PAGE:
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South Sudan

    May 03, 2013

    (Juba, May 3, 2013) – Security force harassment and unlawful detention of journalists is undermining freedom of expression in South Sudan, the Agency for Independent Media (AIM), Amnesty International, Committee to Protect Journalists (CPJ), and Human Rights Watch said today, on World Press Freedom Day.

    Since South Sudan became independent in July 2011, its security forces have regularly intimidated and unlawfully arrested and detained journalists and editors in connection with the content of their reporting. The organizations are calling for an end to the harassment and have documented multiple cases, many at the hands of South Sudan’s National Security Service (NSS), a security organ whose mandate and functions have never been established by law and which does not have any authority to arrest and detain people.

    “The South Sudanese authorities have done far too little to end unlawful detention of media workers in recent years,” said Daniel Bekele, Africa director at Human Rights Watch. “The government should rein in its security forces and investigate and prosecute all attacks on journalists.”

    February 21, 2013

    Tensions are spiraling in South Sudan’s western Bahr El Ghazal state following a series of arrests by the state authorities and a security clampdown that has left 24 dead and more than 60 injured, Amnesty International said today in a new report.

    The organization is calling for a thorough investigation into the largely unreported events of December 2012 in the wake of a controversial decision to relocate Wau County headquarters.

    On 8 and 9 December 2012, security forces killed 11 people following road blocks and protests in Wau town. The protests began over the state government’s decision to move Wau County headquarters from Wau to Bagari – a town 19 kilometres away.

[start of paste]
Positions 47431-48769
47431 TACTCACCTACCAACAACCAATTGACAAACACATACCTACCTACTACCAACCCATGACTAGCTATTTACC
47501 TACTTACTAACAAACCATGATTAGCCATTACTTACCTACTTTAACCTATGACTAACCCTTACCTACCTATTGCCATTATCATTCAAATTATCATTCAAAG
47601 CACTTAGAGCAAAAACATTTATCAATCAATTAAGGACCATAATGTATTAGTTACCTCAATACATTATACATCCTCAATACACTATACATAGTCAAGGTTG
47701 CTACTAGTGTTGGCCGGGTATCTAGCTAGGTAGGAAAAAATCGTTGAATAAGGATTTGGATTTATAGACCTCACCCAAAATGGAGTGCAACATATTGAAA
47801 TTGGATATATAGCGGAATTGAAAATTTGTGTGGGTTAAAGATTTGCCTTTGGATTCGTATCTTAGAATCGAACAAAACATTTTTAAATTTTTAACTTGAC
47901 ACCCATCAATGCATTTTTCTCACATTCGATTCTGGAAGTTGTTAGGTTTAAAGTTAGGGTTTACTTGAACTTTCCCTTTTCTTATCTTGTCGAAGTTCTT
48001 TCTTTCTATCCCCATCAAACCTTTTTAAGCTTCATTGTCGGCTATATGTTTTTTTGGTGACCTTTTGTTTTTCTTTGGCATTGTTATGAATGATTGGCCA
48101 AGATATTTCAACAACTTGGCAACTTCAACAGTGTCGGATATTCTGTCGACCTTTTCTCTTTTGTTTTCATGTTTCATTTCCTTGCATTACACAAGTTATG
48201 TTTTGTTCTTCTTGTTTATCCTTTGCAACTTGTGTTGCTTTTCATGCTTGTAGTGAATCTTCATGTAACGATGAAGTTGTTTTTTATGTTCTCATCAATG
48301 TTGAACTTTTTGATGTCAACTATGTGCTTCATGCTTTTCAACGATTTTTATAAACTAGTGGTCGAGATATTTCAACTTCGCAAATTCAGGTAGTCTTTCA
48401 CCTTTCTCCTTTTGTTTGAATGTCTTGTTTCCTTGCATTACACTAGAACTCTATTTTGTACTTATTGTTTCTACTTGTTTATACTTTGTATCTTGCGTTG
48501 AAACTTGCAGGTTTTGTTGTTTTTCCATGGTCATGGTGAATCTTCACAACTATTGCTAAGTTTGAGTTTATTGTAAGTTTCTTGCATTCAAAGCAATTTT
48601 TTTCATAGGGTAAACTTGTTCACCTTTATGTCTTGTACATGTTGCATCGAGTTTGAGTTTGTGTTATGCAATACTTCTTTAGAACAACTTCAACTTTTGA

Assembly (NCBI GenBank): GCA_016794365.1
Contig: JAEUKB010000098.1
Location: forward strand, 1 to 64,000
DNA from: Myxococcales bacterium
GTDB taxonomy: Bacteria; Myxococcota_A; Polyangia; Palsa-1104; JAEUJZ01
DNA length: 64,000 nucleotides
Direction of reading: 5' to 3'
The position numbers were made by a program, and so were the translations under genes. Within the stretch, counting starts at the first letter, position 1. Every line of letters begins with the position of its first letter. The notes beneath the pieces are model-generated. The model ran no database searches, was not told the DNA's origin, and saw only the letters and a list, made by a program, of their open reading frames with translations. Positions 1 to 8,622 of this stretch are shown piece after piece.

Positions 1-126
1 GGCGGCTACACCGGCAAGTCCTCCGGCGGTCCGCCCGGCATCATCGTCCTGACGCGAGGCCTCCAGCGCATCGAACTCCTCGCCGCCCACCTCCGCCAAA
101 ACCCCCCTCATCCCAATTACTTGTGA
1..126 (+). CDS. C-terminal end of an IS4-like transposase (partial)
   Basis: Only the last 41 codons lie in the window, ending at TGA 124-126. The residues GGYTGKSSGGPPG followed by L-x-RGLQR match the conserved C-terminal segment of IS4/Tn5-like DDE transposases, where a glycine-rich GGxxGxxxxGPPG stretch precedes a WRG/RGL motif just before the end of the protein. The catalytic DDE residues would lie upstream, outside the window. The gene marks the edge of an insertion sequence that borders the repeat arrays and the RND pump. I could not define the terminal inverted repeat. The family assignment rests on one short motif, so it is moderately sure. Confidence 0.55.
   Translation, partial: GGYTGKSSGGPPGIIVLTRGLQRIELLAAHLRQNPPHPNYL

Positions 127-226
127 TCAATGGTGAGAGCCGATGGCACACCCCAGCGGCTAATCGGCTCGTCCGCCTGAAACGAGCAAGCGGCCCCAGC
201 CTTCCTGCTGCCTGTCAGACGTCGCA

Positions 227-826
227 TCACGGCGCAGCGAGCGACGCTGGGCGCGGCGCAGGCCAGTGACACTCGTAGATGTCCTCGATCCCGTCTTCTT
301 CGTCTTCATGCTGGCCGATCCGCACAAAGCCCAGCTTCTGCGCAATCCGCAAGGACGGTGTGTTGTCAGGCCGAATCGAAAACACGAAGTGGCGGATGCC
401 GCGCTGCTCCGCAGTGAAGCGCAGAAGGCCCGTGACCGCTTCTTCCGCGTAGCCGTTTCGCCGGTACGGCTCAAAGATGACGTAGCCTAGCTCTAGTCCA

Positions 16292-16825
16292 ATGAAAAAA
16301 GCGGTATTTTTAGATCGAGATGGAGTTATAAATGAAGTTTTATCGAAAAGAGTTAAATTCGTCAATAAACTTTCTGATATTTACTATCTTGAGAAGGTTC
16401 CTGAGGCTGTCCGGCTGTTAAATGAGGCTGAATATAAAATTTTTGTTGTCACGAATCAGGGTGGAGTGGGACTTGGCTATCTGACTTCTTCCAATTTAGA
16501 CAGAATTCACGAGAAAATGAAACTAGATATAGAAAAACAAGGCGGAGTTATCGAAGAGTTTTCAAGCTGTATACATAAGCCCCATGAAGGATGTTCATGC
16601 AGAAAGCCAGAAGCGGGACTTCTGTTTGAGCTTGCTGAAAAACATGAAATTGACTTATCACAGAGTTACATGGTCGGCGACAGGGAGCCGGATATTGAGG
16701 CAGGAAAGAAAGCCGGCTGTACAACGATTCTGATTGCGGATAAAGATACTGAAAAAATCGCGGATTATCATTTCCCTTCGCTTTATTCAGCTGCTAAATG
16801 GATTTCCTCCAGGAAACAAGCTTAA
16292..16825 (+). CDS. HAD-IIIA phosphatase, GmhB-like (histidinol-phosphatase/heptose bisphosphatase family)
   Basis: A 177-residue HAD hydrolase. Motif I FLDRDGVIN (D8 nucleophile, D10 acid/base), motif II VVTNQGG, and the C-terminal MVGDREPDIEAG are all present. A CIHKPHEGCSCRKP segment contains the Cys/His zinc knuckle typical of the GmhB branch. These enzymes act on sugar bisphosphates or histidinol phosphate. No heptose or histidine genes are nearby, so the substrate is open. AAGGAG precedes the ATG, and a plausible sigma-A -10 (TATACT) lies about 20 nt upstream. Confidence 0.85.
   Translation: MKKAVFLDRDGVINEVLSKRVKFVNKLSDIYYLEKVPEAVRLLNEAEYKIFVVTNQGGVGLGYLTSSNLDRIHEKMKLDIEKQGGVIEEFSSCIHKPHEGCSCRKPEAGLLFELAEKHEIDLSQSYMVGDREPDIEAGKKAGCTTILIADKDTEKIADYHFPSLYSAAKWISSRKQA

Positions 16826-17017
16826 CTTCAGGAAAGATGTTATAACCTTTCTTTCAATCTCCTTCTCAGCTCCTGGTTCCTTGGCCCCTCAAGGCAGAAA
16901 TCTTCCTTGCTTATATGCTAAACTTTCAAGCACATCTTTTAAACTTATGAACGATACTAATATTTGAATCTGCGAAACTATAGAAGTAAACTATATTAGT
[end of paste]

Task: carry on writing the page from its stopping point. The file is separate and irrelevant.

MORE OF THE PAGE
“The failure of the authorities to ensure proper investigations into the events in Wau County in December 2012 has allowed tensions to mount,” said Amnesty International’s Africa Director, Netsanet Belay.

    “Those responsible for unlawful killings, including the security forces responsible for killing protesters, must promptly be held to account.”

    Amnesty International has sent a human research mission to South Sudan to investigate human rights violations, and report on the conditions of Internally Displaced People.

    Alex Neve, Secretary-General of Amnesty International Canada, reports back directly from South Sudan, July 2014.
    << Follow Alex: #SouthSudan

    Background to the mission:

    South Sudanese Women Speak Peace: Presentations, MP Panel and Discussion

    Featuring women peacebuilders Agnes Wasuk Petia and Awak Deng and MP Panel with Hélène Laverdière, MP, and others TBC

    Moderated by Jennifer Henry, KAIROS Executive Director

    Thursday, December 7, 2017, 7:00 pm-9:00 pm

    Desmarais Building, Room 1160, 55 Laurier, University of Ottawa

    Our special guests will highlight the critical role of grassroots organizations like the South Sudan Council of Churches in responding to violence against women in war-torn South Sudan and in building peace at the community and national level. MPs from each political party have been invited to respond in the context of Canada’s Feminist International Assistance Policy and the National Action Plan on Women, Peace and Security.

    Amnesty International led a human rights research mission to Sudan's southern Kordofan region in January 2013.


    “The international community continues to watch this catastrophe unfold as the humanitarian situation worsens in conflict-affected areas of Southern Kordofan. It’s time for some concerted action.” 

    -Khairunissa Dhala, Amnesty International’s South Sudan researcher.

    The mission was led by Alex Neve, Secretary General of Amnesty International Canada and Khairunissa Dhala, South Sudan Researcher from Amnesty's International Secretariat.

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